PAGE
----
3. I have prepared my own report and send a copy in this by special courier. I may mention that there has already been an unofficial exhange of views both with the French and English, and I am pleased to report they are generally in accord. The French Admiral stated it generally met his views, but that it needed a little oil. This I interpret to mean that ist is perhaps too direct and brusque but it contains my honest thoughts based on statements before the Committee. The English language is far more suitable for expressing one’s thought in a positive, direct manner than any of the latin languages which sometimes consume four or five minutes of talk to say “Yes” or “No.”

4. I regret thqat I am unable as yet to send you a complete official copy of the minutes of the meetings, but it is slow work getting it together and there is so much translation to do. I thought I had found a good translator, when as a matter of fact, he is terrible, but I trust the sense may be made. I enclose with this the minutes, unofficial but complete, up to the last day, and we are rather proud of the fact we have done so well. The French, English and myself simply had to get together and furnish our own stenographers and then by comparison put the puzzle together, and I presume at some future date we will all have an official Italian copy.

5. Captain Boyd arrived today in the GREGORY from Venice and will remain here until the arrival of the OLYMPIA. He gave me your memorandum which I shall faithfully follow.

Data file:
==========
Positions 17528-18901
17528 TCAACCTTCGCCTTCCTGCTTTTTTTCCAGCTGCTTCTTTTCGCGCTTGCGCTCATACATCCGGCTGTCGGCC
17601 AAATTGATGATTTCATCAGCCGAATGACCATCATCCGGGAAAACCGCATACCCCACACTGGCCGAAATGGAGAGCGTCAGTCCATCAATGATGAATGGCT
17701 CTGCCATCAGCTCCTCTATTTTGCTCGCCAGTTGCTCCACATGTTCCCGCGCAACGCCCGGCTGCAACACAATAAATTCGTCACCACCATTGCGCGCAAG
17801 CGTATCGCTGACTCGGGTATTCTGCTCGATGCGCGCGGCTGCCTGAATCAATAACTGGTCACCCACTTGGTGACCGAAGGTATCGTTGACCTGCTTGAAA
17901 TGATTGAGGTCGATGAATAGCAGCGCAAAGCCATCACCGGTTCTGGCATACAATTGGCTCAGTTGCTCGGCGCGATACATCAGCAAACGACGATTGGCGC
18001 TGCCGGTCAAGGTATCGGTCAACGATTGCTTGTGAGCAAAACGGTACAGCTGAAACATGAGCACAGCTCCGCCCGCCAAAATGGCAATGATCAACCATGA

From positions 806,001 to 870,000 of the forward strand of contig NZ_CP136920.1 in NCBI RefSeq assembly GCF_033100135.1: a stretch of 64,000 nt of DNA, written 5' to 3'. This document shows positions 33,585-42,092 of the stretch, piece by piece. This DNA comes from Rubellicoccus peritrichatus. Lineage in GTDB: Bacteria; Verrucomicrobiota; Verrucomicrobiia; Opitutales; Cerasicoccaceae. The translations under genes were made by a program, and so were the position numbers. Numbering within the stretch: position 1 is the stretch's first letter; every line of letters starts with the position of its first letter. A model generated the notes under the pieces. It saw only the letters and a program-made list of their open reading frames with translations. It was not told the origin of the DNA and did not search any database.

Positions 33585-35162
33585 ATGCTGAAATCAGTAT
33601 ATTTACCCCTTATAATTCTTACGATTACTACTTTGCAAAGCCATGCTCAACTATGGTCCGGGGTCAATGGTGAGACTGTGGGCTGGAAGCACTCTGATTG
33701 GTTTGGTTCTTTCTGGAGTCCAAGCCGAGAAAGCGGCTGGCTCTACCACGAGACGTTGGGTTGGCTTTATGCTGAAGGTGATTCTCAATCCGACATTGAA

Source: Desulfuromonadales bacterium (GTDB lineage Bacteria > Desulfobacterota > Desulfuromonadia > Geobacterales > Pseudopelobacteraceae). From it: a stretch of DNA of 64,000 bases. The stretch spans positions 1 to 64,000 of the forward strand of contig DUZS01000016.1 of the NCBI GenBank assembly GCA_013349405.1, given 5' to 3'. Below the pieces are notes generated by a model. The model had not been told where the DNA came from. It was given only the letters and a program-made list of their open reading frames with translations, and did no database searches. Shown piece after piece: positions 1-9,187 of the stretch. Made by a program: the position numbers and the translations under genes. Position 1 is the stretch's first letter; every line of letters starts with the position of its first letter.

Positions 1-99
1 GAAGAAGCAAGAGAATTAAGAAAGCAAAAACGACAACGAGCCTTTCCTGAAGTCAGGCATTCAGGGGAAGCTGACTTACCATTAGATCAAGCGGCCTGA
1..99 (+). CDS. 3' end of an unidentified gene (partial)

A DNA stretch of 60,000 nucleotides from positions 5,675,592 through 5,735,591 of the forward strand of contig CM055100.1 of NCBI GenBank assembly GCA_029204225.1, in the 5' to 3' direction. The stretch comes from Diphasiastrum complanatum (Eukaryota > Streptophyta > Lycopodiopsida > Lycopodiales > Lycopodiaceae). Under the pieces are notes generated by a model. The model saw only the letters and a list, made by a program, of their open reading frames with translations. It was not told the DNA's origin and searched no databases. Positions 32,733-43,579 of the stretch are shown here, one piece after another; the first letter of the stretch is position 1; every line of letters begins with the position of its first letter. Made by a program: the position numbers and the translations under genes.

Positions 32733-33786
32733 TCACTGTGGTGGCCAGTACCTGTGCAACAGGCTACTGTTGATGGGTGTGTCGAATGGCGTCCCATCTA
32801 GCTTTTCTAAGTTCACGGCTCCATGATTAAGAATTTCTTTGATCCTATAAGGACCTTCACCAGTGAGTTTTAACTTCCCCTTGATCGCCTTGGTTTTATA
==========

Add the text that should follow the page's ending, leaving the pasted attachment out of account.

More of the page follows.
6. As I reported in my daily despatch, Adriatic 54, the French, English and American Admirals are watching closely the developments at Spalato and about which I have previously reported. The Italians still insist on keeping destroyerrs there but as yet I believe they do not go ashore and so no complications arise, but it would add to my peace of mind if they would go away altogether.

7. I am sending the requisitioned ship the BUON PADRE to Spalato tomorrow with stores for the two ex-Austro-Hungarian ships. The GREGORY will take special courier to Venice on Tuesday and then return to her station at Pola. The LUCE returns to her station at Cattaro tomorrow carrying stores for our troops there and also as passengers several persons of the Food Commission, including Colonel Atwood. All ship movements were suspended today on account of extremely boisterous weather.

8. In hunting around for better means of telegraphic communication, I find that the French radio station at Toulon can easily be reached by the BIRMINGHAM, and we have several tims called and received reply, but that station will never take a message from us. If you could arrange in Paris so that we could have a schedule with that station both for outgoing and incoming messages, I believe our line of communication would be much improved, as then it would only mean a short land wire transmission and probably go direct from Toulon to Paris, and particularly it would escape Italian operators which I do not at all trust, not to speak of the Hungarian ones on this end of the land line./s/


Copies to: Force Commander (1)Files (2)



Bullard, William Hannum Grubb, 1866-1927, “Allied Occupation of Fiume,” 1919 January 9, WWP15602, Cary T. Grayson Papers, Woodrow Wilson Presidential Library & Museum, Staunton, Virginia.